I have the following functions:

T = Compile[{n}, Boole[Sum[RandomReal[]^2, {n}] <= 1]];
Monte[d_, n_] := Sum[T[d], {n}]/n*2^d

T is a function that generates a random n-dimensional point in the n-dimensional unit hypercube and determines if it is within the n-dimensional unit hypersphere. Monte is a function that samples $n$ such points in $d$-dimenional space. For "small" numbers of points, Monte works fine:

Monte[2, 10^4]*1.0
(* 3.1244 *)

Please note that every time Monte is run the output will be different when Monte is working correctly, so the above output is just one of a number of possible outputs. Anyway: Monte breaks when I try inputting a larger value for $n$:

Monte[2, 10^7]*1.0
(* 4.*10^-7 Sum[1, {10000000}] *)

Why does this occur?

Edit: I tested it when T is declared as a regular function and not a compiled function:

T = Boole[Sum[RandomReal[]^2, {#}] <= 1] &;
Monte[d_, n_] := Sum[T[d], {n}]/n*2^d;
Monte[2, 10^7]*1.0
(* 4.*10^-7 Sum[1, {10000000}] *)

2 Answers 2


The help page for Sum (in v11.0 anyway) states "This example gives an unexpected result above the threshold value of 10^6:" but doesn't mention that threshold anywhere else on the page! Why is it THE threshold?

Anyway, their explanation is that the first argument is symbolically evaluated once the second argument is above that threshold. So that's why you see just the 1 in 4.*10^-7 Sum[1, {10000000}].

Wolfram's solution (workaround?) worked for me:

T = Compile[{n}, Boole[Sum[RandomReal[]^2, {n}] <= 1]];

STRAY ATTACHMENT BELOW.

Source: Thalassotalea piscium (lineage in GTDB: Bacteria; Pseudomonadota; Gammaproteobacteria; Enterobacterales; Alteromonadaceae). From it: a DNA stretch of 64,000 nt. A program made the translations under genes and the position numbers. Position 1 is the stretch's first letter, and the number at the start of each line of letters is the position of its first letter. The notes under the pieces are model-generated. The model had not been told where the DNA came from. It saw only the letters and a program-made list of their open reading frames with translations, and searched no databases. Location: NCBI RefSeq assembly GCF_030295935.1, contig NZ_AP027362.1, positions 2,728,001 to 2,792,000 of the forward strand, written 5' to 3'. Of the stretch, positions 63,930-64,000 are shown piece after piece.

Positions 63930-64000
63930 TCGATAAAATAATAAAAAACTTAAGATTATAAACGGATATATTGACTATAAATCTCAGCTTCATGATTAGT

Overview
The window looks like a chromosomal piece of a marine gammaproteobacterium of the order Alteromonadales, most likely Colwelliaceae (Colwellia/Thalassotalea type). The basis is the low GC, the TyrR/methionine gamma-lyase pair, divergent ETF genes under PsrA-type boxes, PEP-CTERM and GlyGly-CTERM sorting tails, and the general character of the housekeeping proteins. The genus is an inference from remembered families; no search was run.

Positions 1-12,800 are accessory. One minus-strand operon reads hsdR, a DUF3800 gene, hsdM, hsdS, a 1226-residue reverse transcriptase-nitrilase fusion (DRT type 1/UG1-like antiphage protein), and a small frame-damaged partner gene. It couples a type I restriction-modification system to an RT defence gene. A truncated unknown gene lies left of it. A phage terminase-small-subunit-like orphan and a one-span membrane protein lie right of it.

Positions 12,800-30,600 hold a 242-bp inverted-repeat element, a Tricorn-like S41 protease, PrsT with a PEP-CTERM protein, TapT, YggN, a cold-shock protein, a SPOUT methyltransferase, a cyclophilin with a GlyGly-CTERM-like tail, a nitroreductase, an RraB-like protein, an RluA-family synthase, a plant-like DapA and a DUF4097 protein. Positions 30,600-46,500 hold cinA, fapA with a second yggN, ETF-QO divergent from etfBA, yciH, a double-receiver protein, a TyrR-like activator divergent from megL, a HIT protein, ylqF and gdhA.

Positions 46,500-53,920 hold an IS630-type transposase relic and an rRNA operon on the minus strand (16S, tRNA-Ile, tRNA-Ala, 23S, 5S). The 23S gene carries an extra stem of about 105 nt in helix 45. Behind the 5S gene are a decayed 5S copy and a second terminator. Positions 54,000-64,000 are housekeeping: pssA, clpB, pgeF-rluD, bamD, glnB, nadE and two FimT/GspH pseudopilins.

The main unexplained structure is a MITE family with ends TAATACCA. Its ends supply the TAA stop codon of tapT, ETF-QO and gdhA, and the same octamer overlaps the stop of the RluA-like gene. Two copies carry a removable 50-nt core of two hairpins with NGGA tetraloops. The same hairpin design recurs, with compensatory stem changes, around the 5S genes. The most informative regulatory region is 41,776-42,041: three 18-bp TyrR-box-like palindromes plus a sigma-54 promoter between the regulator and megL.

Monte[d_, n_] := Sum[T[d], {n}, Method -> "Procedural"]/n*2^d
Monte[2, 10^7]*1.0
(* 3.14127 *)

and they give an alternative solution, which is to use _Integer after the variable definition to prevent symbolic evaluation, although that didn't work for me here. The reason is likely that T is not defined as a true function above.


In the documentation for Sum there's a section about Possible Issues, where you'll find an example of a sum that gives unexpected results above the threshold value $10^6$.

Using your code you'll see that the strange behaviour, that, according to the documentation is due to symbolic evaluation of the first argument. Indeed the strange behaviour starts at the threshold value stated above:

Monte[2, 10^6] // N
Out[]:= 3.14004
Monte[2, 10^6+1]
Out[]:= (4 Sum[1, {1000001}])/1000001

The solution suggested in the documentation is to specify the method that sum should use as Method -> "Procedural", i.e.

Monte[d_, n_] := Sum[T[d], {n}, Method -> "Procedural"]/n*2^d;
Monte[2, 10^6 + 1]//N
Out[]:= 3.14013

Why exactly the symbolic evaluation results in what it does I don't know. Maybe someone else can elaborate on that.

About your approach: My first hunch was to use Total and Table instead of your Sum which is about 15 times faster than your approach. I'm sure there are even faster methods but Sum seems to me to be a bad choice.



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